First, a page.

Last year, the solar system was officially reduced to eight planets when Pluto was demoted by the International Astronomical Union. Here a member of the IAU explains why and how the decision was madeby Stephen Eales / May 26, 2007 / Leave a comment
My Very Easy Method Just Speeds Up Naming Planets. Since 24th August 2006, children have had to find a new mnemonic for the names of the planets in the solar system, because on that day the International Astronomical Union voted to remove Pluto from the list of planets. The peculiar story of the fall of Pluto shows how human nature and politics can interfere even in astronomy, the most ethereal and beautiful of sciences.
The story starts over 200 years ago, in the back garden of a house in Bath, when William Herschel discovered a new planet—the first in modern times. In an act of spectacular grovelling, Herschel tried to call the planet Georgium sidus (George’s star). The name didn’t stick—the planet was named Uranus—but George III took the point; he granted Herschel a pension that allowed him to give up teaching music to young ladies and take up astronomy full time.
Herschel hadn’t stumbled on Uranus by chance. He was one of the first astronomers to realise the importance of systematic surveys, and over several thousand cold nights, he surveyed the whole sky five times. During the second of these surveys, he discovered Uranus, which he knew must be a planet because it slowly moved across the sky from night to night, unlike stars, which stay fixed in position.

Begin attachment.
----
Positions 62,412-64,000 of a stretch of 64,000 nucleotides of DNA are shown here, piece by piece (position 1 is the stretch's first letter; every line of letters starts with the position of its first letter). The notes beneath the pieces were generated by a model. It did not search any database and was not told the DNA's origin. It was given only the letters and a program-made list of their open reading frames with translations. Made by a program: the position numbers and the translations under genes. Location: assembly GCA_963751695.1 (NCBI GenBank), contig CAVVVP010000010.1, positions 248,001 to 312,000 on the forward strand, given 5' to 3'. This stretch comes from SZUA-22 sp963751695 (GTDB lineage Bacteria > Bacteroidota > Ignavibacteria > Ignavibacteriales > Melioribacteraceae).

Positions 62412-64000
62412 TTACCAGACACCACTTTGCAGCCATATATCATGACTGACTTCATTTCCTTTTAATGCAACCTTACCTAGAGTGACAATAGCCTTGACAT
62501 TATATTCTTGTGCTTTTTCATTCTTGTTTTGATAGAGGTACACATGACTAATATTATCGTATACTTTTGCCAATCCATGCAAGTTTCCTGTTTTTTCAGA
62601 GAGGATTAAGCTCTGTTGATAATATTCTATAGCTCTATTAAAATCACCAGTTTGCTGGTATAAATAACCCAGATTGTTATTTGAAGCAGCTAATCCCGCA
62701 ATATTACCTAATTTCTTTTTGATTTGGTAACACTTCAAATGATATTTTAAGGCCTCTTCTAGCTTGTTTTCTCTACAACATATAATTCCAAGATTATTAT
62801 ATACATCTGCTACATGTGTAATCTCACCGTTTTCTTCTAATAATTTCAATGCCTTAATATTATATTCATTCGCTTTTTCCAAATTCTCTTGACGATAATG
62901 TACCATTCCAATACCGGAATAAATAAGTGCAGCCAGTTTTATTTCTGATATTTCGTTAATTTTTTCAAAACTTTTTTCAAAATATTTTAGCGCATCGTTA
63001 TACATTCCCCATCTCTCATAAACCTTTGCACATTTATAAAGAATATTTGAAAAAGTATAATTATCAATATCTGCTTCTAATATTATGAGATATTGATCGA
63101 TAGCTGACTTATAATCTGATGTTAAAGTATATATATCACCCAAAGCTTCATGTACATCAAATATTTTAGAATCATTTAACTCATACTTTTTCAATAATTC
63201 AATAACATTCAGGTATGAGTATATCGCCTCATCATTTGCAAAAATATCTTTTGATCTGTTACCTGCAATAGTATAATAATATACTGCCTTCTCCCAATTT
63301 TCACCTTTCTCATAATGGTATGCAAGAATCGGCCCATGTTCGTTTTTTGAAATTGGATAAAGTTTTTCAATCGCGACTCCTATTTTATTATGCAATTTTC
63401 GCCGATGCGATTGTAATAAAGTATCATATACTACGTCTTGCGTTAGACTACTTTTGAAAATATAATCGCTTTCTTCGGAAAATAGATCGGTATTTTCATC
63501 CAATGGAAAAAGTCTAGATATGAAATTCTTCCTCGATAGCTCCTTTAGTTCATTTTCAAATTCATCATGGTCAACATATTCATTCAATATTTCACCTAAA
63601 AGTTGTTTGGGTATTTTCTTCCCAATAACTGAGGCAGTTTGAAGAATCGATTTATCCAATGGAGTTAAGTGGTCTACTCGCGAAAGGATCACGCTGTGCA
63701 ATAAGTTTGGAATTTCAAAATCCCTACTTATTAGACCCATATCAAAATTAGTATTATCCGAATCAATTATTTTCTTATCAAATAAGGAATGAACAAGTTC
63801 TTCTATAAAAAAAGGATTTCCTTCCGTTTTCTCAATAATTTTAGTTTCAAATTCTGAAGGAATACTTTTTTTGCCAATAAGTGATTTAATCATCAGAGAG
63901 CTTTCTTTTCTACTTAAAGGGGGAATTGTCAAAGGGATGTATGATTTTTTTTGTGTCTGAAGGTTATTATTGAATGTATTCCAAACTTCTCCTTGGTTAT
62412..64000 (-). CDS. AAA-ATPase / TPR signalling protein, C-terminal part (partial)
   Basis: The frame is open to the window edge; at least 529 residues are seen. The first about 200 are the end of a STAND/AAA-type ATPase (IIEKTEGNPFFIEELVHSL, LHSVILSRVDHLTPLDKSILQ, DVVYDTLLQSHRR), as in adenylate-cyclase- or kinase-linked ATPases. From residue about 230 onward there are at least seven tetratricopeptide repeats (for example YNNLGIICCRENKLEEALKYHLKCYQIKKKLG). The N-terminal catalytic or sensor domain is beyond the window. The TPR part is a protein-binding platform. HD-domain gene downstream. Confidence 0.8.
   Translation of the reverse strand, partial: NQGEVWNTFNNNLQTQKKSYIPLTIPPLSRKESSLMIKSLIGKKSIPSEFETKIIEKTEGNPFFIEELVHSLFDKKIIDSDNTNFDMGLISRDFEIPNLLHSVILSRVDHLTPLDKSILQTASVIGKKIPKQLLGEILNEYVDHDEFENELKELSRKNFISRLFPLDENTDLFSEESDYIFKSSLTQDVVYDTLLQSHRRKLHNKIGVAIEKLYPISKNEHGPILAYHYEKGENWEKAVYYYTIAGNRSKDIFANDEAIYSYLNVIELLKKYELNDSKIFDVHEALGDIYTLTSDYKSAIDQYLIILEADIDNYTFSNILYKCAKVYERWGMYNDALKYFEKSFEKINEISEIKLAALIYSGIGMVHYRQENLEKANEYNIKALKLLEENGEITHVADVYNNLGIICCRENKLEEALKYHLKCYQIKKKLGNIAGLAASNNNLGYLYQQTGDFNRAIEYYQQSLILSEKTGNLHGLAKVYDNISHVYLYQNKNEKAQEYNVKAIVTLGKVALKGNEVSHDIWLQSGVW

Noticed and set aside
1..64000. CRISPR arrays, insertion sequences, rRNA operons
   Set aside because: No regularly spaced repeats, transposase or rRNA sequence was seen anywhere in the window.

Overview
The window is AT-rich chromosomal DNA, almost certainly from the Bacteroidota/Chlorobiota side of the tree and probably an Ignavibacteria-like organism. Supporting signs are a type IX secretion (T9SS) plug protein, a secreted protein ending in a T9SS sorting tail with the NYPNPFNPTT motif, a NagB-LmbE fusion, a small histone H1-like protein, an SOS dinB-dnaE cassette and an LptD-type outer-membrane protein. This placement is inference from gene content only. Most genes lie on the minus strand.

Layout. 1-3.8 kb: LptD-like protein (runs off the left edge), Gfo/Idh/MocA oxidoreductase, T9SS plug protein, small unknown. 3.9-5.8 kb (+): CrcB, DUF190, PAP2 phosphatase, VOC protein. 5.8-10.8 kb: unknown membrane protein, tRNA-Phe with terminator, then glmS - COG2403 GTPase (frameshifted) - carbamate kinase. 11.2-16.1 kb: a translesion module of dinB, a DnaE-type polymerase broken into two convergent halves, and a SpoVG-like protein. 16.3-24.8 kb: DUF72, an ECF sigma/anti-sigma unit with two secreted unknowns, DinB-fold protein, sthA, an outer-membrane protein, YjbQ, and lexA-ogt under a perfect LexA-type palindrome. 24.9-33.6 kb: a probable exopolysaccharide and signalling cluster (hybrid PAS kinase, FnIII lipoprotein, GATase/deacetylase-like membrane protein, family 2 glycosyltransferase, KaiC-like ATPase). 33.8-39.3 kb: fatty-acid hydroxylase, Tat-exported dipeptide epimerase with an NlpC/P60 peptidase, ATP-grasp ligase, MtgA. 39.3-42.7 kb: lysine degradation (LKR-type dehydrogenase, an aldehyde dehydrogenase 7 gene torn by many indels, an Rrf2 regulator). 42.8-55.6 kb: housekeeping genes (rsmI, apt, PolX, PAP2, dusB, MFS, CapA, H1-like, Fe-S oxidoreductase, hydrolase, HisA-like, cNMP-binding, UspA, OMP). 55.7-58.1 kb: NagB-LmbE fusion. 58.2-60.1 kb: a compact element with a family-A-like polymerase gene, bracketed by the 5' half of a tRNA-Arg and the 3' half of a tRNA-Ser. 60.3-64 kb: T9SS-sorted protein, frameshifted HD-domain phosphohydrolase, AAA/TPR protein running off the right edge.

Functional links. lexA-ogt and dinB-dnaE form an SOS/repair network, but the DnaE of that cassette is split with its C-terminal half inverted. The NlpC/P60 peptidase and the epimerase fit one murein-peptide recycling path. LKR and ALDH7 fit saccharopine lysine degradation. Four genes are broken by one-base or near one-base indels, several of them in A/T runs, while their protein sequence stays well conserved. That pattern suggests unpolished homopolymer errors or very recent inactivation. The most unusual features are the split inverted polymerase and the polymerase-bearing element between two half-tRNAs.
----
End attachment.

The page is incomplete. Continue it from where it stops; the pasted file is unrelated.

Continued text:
The discovery of Uranus soon led astronomers to another planet. They realised that Uranus was not following the path predicted by Newton’s law of gravity, and in 1846 the French mathematician Urbain Leverrier showed that the discrepancy could be explained if Uranus’s orbit was being perturbed by the gravitational field of a planet further from the sun. A German astronomer, JG Galle, discovered a planet—later named Neptune—at the predicted position, which led to another outbreak of human nature. It turned out that a young British mathematician, John Couch Adams, had done the same calculation before Leverrier, but none of the senior British astronomers had taken him seriously. This produced a predictable Anglo-French spat over which scientist should share the credit for the discovery.
The final planet in the traditional set, Pluto, was discovered in 1930 by Clyde Tombaugh, an American astronomer. Tombaugh went back to Herschel’s method of looking for moving objects. The tool he used was a blink comparator, a device for displaying in rapid alternation two photographic plates…